Before any new treatment can be made widely available to patients, it must be studied in clinical trials research studies and found to be safe and effective in treating disease. Clinical trials for children and adolescents with cancer are generally designed to compare potentially better therapy with therapy that is currently accepted as standard.
Most of the progress made in identifying curative therapies for childhood cancers has been achieved through clinical trials. Our site has information about how clinical trials work. Children face unique issues during their treatment for cancer, after the completion of treatment, and as survivors of cancer.
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For example, they may receive more intense treatments, cancer and its treatments have different effects on growing bodies than adult bodies, and they may respond differently to drugs that control symptoms in adults. Late effects of treatment are discussed later on this page in the Survivorship section. The doctors and other health professionals at these centers have special training and expertise to give complete care to children. At these centers, clinical trials are available for most types of cancer that occur in children, and the opportunity to participate in a trial is offered to many patients.
Health professionals and scientists conduct translational research that spans basic science to clinical trials to improve outcomes for children and young adults with cancer and genetic tumor predisposition syndromes. Also included are ways to help brothers and sisters cope, steps parents can take when they need support, and tips for working with the health care team. Various aspects of coping and support are also discussed in the publication Children with Cancer: A Guide for Parents. All survivors should have a treatment summary and a survivorship care plan, as discussed on our Care for Childhood Cancer Survivors page.
That page also has information on clinics that specialize in providing follow-up care for people who have had childhood cancer.
Survivors of any kind of cancer can develop health problems months or years after cancer treatment, known as late effects, but late effects are of particular concern for childhood cancer survivors because treatment of children can lead to profound, lasting physical and emotional effects. Information on types of late effects and ways to manage these can be found on our Care for Childhood Cancer Survivors page.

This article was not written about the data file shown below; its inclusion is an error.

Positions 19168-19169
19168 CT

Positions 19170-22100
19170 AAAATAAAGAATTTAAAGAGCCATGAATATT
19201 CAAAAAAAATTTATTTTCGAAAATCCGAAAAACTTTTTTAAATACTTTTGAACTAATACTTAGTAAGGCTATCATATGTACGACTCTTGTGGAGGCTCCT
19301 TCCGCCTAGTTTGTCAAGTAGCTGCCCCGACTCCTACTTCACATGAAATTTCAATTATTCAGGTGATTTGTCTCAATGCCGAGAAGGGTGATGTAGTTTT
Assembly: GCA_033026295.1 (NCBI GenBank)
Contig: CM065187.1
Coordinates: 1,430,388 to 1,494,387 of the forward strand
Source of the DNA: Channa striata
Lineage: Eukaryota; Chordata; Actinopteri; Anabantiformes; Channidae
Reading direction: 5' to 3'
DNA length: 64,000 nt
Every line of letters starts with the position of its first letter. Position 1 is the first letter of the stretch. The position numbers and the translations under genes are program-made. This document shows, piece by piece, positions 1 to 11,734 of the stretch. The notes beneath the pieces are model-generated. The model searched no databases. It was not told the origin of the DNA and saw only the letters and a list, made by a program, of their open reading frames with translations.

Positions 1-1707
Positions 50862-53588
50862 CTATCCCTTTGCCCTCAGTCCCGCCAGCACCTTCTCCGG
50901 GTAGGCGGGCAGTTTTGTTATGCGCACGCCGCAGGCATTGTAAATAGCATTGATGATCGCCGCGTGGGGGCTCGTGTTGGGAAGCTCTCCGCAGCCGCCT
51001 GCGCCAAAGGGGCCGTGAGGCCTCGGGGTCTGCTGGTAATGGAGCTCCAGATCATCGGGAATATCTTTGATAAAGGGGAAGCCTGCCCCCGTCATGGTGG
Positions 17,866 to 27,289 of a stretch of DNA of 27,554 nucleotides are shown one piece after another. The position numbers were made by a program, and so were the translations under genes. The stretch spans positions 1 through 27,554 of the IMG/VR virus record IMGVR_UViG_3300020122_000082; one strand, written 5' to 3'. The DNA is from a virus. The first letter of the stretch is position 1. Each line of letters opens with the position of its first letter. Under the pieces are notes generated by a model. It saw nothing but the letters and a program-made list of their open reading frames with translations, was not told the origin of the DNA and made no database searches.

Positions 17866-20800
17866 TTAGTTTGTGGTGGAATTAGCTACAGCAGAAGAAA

The causes of most childhood cancers are not known. About 5 percent of all cancers in children are caused by an inherited mutation a genetic mutation that can be passed from parents to their children.
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Most cancers in children, like those in adults, are thought to develop as a result of mutations in genes that lead to uncontrolled cell growth and eventually cancer. In adults, these gene mutations reflect the cumulative effects of aging and long-term exposure to cancer-causing substances. However, identifying potential environmental causes of childhood cancer has been difficult, partly because cancer in children is rare and partly because it is difficult to determine what children might have been exposed to early in their development.
More information about possible causes of cancer in children is available in the fact sheet, Cancer in Children and Adolescents. NCI supports a broad range of research to better understand the causes, biology, and patterns of childhood cancers and to identify the best ways to successfully treat children with cancer. In the context of clinical trials, researchers are treating and learning from young cancer patients.
Researchers are also following childhood cancer survivors to learn about health and other issues they may face as a result of their cancer treatment. To learn more, see Childhood Cancers Research. Nirali Shah of the National Cancer Institute joined by Carlos Sandi, childhood cancer parent, discuss the role of immunotherapy in childhood cancers such as leukemia. Menu Contact Dictionary Search.
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